There are other models of concurrency that you can use. Being the ignorant boor that I am, I really only know about the actor model, however if you have the interest you can read about others here. I am not going to talk about those today, I will be telling you about actors.
While some may disagree, the main idea behind object-oriented programming is that there are objects which send messages to one another - in most OO languages, this involves calling the other objects' methods. Things like inheritance and encapsulation and all that are secondary - although no less important.
The actor model is the same thing. There are actors (instead of objects) which send messages to one another. The difference between actors and objects is that every actor is always running, and when it sends a message it does not wait for the message recipient to finish processing before it continues to execute. Let's illustrate this with an example:
method fooIn a traditional OO language like C++, Java, or basically any other OO language that I've worked with, nothing will happen in foo until bar has finished. So foo ends up taking a long time to execute, even though nothing really in foo takes a long time.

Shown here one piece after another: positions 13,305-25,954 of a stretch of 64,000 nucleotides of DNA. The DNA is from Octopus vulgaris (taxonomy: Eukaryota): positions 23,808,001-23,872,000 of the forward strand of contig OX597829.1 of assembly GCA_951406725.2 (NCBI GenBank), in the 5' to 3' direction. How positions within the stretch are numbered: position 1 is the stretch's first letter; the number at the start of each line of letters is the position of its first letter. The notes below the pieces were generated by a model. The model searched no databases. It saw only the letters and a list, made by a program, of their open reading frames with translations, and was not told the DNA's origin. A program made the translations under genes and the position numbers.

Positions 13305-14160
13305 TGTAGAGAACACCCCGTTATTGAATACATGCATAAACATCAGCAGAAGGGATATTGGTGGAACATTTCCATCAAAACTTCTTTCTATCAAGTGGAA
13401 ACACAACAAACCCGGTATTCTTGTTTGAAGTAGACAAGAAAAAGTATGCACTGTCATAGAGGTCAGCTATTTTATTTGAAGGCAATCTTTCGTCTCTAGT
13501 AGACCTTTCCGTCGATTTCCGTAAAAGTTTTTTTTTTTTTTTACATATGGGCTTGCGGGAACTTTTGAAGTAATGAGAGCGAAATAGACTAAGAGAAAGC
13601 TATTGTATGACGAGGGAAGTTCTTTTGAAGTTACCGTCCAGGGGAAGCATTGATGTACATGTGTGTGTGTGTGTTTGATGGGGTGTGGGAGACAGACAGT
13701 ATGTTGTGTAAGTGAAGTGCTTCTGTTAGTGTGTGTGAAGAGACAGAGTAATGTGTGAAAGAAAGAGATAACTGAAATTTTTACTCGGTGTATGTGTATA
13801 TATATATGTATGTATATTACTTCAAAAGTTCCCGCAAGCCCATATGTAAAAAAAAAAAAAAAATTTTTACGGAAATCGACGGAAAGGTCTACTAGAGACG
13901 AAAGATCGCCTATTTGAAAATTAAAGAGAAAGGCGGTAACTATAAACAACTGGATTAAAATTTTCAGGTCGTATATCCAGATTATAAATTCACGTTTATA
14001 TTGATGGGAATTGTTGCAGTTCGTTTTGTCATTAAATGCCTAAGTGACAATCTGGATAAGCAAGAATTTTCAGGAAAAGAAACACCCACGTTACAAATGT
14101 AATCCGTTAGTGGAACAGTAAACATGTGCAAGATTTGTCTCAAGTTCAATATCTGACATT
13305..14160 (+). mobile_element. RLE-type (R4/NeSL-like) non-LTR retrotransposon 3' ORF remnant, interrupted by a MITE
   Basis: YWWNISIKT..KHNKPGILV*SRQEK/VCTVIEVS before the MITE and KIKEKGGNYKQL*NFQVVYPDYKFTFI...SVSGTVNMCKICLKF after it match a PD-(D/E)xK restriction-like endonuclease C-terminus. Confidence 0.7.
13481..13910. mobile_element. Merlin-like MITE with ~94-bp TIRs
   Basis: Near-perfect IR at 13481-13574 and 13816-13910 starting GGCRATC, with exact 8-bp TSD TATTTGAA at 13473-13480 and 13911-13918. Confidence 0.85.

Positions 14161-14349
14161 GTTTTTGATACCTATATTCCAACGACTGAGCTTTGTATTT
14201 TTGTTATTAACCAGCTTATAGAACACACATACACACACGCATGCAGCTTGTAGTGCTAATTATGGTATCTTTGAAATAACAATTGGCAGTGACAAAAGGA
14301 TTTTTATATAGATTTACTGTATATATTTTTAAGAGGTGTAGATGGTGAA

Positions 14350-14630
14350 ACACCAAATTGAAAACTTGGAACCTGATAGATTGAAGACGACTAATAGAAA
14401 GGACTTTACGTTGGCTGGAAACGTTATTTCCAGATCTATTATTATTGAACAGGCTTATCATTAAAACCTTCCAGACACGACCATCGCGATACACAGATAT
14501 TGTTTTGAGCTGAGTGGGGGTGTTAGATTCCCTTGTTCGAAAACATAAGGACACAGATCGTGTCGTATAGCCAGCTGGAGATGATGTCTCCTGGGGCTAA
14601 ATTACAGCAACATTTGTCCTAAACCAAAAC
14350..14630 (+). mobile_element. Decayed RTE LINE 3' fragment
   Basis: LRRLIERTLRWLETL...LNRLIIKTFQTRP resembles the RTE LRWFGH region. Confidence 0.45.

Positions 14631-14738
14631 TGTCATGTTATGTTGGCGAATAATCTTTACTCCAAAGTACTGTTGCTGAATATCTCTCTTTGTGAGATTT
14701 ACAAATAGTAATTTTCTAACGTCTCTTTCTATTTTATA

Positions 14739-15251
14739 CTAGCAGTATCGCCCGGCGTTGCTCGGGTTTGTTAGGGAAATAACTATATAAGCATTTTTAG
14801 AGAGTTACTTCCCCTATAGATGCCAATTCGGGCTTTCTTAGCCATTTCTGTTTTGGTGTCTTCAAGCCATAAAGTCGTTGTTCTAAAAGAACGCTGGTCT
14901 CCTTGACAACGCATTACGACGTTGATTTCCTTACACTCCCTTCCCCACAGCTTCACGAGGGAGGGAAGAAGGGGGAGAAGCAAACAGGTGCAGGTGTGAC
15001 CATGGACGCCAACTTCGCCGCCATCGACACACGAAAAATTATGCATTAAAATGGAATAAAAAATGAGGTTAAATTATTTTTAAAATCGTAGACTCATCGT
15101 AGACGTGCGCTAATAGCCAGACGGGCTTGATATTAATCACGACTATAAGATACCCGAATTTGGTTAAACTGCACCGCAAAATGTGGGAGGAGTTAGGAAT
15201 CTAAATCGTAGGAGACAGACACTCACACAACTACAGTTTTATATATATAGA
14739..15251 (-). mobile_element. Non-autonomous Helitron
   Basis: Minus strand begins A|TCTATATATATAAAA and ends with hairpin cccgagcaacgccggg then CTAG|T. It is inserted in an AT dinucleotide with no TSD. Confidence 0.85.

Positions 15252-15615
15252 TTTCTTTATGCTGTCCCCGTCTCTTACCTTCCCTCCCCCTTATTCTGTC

.. do stuff which does not take a long time
.. do stuff that make take a long time
With actors however, foo will have finished long before bar does. Why? Because after foo makes the call to bar, it just continues on executing in parallel with bar. Pretty neat eh?
That's pretty much all there is to actors. You can try playing around with them yourself by trying out Scala which has built-in support for actors and is not too far away from Java, or you can take a deeper plunge and try out Erlang. Unfortunately I do not have much experience with either language, in fact my experience with actors comes from a research project in university I did using a C++ library for actors. You can probably find libraries that implement the actor model for most modern languages, if you're not interested in learning a new language.